Display hangar for providing anti-tip and locking features for use on pegboard, slat wall and the like
Kind Code:

A single wire is formed into a functional shape, whereby an extended loop or a fixed member on the upper section of the prong contacts the pegboard or slat wall in a manner which prevents tipping and at the same time locks the functional keeper into the pegboard or slat wall, wherein the single piece prong is usually formed from wire stock having a diameter between 0.148 inch to 0.225 inch.

Hochman, Arthur (Miami, FL, US)
Application Number:
Publication Date:
Filing Date:
Primary Class:
Other Classes:
248/220.31, 248/220.41, 248/222.51, 248/220.22
International Classes:
A47F5/08; (IPC1-7): F21V21/00
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Primary Examiner:
Attorney, Agent or Firm:
Murray Leonard, Patent Agent (8360 Winter Springs Lane, Lake Worth, FL, 33467, US)
1. We claim a “DISPLAY HANGAR FOR PROVIDING ANTI-TIPPING AND LOCKING FEATURES FOR USE ON PEGBOARD, SLAT WALL AND THE LIKE which utilizes a keeper which affixes to a pegboard or slat wall, the invention consisting of a metal prong, a vertical appendage concomitant with the prong body, a section of the prong for holding merchandise, and a display tag.

2. The DISPLAY HANGAR FOR PROVIDING ANTI-TIPPING AND LOCKING FEATURES FOR USE ON PEGBOARD, SLAT WALL AND THE LIKE of claim 1, wherein the keeper is fabricated or metal or plastic and whereby the keeper is specifically designed to communicate with the metal prong of the instant invention, in a manner which secures the metal prong to the keeper.

3. The DISPLAY HANGAR FOR PROVIDING ANTI-TIPPING AND LOCKING FEATURES FOR USE ON PEGBOARD, SLAT WALL AND THE LIKE of claim 2 wherein the metal prong is formed to contain an integral upper member or loop, and said member or loop has been designed and formed to contact the pegboard or slat wall to which the keeper is affixed in a manner which prevents said prong from tipping when an upward force is applied to said prong.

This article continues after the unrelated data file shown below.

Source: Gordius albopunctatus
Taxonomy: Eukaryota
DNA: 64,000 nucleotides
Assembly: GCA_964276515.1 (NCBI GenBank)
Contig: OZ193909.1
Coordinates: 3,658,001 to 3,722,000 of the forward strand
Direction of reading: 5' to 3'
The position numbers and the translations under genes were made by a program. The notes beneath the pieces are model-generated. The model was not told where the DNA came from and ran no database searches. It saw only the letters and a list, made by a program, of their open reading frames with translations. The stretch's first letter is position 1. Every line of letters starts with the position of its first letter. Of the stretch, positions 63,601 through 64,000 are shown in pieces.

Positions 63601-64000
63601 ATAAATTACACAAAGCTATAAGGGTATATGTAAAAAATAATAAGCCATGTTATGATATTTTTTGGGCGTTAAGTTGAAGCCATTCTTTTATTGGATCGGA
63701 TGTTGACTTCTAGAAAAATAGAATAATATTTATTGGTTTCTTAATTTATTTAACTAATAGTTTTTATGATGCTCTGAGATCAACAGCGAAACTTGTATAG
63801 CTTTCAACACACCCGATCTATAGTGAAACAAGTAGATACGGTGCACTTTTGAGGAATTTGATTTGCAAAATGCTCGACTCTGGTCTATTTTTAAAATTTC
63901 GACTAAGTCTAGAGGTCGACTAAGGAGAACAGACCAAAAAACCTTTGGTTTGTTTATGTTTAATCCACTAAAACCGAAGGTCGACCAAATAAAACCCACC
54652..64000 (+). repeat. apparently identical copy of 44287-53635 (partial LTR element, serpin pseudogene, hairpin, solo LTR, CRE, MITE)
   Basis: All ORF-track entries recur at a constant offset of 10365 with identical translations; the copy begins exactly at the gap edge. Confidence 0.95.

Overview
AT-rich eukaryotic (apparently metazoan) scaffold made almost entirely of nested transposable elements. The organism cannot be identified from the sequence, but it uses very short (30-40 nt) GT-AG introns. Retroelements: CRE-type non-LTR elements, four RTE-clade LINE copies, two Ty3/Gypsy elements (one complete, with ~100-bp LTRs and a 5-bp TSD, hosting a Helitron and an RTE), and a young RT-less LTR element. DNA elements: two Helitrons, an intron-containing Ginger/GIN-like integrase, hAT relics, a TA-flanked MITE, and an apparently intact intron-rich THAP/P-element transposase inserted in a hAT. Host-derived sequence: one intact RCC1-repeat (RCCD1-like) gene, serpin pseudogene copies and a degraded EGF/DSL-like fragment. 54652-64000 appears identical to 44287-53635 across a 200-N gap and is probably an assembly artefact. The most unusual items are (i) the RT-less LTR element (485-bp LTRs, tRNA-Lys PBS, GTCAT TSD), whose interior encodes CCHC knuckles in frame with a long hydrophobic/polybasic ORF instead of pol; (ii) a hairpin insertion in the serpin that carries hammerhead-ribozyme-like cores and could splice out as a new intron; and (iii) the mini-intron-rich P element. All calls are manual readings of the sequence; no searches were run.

4. The DISPLAY HANGAR FOR PROVIDING ANTI-TIPPING AND LOCKING FEATURES FOR USE ON PEGBOARD, SLAT WALL AND THE LIKE of claim 3 wherein the metal prong is fitted with a vertically oriented appendage, said appendage providing the non-tippable feature by contacting the peg board or slat wall upon which the keeper is mounted.

5. The DISPLAY HANGAR FOR PROVIDING ANTI-TIPPING AND LOCKING FEATURES FOR USE ON PEGBOARD, SLAT WALL AND THE LIKE of claim 3, wherein said prong vertical appendage, when mounted in said keeper creates a locking force which prevents said keeper from being displaced from the pegboard or slat-wall.

6. The DISPLAY HANGAR FOR PROVIDING ANTI-TIPPING AND LOCKING FEATURES FOR USE ON PEGBOARD, SLAT WALL AND THE LIKE of claim 3, wherein the metal prong and added integral member is fabricated of a wire whose diameter is included within the range from 0.148 to 0.225 inch.